Face coverings should be provided by the Government and not restricted to public transport, say doctors

The BMA also believes that the Government should ensure a supply of face coverings for the public.

James McKay
5 June 2020
Woman wearing surgical protective mask in a public transportation

People should avoid public transport and walk, cycle or drive, if able.

The British Medical Association (BMA) has said that it is right people should be required to wear face coverings but it should be limited to when using public transport.


Yesterday the government announced it will work with transport operators to make it mandatory for passengers to wear face coverings when using public transport in England.

They also recommend that people avoid public transport and walk, cycle or drive, but admit for some people this may not be an option.

When using public transport people are more likely to be in enclosed spaces for longer periods of time, the government says this means there is a greater risk of virus spreading and admits that social distancing is likely to be difficult to follow consistently.

The Scientific Advisory Group for Emergencies (SAGE) has set out that using face coverings in this setting can provide some small additional protection to fellow passengers and can help people to avoid unknowingly spreading the virus if they are suffering from coronavirus, but not showing symptoms.


Important measures.

BMA council chair Dr Chaand Nagpaul said; “The BMA recently advocated the wearing of face coverings by the public several weeks ago in areas where they cannot socially distance and believes it is right that people should be required to wear face coverings on public transport.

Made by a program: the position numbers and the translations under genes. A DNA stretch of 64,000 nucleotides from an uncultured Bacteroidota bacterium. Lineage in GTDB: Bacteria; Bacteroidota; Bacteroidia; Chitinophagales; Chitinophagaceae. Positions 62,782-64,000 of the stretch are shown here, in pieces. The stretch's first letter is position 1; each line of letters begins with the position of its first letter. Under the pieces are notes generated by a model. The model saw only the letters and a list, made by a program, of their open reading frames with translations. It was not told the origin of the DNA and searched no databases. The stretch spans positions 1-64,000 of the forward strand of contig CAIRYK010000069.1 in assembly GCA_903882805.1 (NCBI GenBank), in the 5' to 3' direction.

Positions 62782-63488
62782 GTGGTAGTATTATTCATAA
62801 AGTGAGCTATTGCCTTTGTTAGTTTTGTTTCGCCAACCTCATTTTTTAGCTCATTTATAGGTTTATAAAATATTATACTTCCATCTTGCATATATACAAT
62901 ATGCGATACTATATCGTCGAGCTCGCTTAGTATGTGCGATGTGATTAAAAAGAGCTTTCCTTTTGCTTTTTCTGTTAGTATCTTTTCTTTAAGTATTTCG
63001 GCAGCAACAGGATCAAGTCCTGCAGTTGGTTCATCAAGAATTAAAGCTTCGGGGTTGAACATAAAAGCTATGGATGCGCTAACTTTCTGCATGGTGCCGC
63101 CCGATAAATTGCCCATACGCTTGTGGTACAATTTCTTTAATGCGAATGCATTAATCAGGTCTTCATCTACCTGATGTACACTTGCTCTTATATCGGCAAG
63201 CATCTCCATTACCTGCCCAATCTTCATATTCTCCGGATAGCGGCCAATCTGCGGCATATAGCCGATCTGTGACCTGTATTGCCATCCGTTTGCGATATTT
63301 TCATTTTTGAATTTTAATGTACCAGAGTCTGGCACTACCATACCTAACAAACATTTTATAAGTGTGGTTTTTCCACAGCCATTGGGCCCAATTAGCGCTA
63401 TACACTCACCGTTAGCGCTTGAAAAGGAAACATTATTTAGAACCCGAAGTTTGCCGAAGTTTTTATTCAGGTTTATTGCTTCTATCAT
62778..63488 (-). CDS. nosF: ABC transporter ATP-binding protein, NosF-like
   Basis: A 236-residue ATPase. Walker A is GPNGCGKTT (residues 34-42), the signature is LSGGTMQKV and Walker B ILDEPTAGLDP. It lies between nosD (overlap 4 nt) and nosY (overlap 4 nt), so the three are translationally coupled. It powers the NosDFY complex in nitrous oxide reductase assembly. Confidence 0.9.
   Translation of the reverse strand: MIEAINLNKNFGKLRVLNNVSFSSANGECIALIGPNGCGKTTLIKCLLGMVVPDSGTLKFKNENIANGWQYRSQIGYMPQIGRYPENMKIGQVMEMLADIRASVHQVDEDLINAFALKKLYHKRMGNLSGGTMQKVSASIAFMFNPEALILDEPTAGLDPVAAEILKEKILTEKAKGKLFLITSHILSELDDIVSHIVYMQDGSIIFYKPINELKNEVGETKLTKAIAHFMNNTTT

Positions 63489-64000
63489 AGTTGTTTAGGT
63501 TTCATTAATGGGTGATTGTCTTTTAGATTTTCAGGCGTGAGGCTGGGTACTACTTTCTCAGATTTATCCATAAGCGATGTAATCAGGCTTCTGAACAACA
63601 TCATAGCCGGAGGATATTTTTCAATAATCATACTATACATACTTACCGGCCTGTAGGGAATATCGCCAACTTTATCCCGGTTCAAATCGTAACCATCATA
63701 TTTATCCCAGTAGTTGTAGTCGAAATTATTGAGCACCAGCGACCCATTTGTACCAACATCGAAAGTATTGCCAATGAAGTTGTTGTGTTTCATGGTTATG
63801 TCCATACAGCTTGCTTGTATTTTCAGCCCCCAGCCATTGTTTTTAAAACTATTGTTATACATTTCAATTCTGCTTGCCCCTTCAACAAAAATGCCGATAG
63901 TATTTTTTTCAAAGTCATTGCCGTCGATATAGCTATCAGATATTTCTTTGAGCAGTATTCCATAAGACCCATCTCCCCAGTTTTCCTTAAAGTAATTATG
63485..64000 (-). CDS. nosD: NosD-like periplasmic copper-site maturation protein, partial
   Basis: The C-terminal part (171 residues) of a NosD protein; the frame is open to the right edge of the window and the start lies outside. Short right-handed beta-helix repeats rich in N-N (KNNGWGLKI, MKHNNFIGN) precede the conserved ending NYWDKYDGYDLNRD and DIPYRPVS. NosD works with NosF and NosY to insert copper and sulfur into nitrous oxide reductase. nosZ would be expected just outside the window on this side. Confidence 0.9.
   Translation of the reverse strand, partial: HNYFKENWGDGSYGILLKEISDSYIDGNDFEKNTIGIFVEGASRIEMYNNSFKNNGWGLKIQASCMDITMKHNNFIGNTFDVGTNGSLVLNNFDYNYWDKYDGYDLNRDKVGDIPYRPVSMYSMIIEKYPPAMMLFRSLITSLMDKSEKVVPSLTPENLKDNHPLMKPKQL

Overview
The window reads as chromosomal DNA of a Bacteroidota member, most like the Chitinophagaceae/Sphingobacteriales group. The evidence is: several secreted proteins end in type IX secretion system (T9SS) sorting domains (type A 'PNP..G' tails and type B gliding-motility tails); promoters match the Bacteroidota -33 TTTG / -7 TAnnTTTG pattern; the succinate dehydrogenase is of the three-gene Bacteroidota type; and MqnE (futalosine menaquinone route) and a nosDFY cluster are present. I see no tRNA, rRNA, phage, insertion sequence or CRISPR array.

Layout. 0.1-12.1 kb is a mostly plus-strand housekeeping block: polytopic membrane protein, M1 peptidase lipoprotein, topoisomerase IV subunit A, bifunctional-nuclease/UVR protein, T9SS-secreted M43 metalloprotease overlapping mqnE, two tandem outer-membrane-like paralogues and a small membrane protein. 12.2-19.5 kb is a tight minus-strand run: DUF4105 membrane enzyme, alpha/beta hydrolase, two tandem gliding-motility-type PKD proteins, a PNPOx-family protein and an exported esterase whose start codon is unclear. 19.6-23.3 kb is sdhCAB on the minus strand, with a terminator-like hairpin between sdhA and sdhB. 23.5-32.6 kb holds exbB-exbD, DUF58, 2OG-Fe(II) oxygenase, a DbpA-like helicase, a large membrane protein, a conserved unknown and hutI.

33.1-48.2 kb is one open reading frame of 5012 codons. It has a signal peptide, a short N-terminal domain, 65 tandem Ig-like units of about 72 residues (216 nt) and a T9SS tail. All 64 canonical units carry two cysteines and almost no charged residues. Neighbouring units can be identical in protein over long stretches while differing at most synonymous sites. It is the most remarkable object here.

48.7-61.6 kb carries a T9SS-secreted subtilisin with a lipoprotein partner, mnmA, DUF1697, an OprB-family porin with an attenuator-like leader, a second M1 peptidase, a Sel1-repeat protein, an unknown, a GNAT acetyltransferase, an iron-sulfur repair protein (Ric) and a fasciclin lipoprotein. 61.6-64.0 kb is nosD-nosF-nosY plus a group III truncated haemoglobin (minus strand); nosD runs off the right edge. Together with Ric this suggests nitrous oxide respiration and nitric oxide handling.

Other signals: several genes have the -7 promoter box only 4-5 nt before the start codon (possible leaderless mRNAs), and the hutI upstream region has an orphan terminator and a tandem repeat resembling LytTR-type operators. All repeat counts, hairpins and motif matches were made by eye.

“Given there remains a considerable risk of infection, with thousands of new cases every day, wearing masks can reduce the spread of the virus. Not only will this afford greater protection to the public, importantly, it will protect the lives of the staff working on public transport who, as evidence suggests, are at greater risk of infection.

“These important measures should not be restricted to public transport but to all areas where social distancing is not always possible – the risk will be much less if the public adopts this now – not mid-June.

“The BMA believes that the Government should ensure a supply of face coverings for the public, similar to practices in other nations, as there will be circumstances where many individuals may not have the capacity to make them or may be unable to procure them when needed. It is vital that these face coverings are not the same as the medical-grade masks that have been in short supply and must be reserved for frontline staff whose job is dependent upon having them for adequate protection.


“It is also essential that the Government ensures the public is adequately informed and educated on the proper use of face coverings and reinforces that this by no means reduces the importance of continued adherence to social distancing and proper hand hygiene.”

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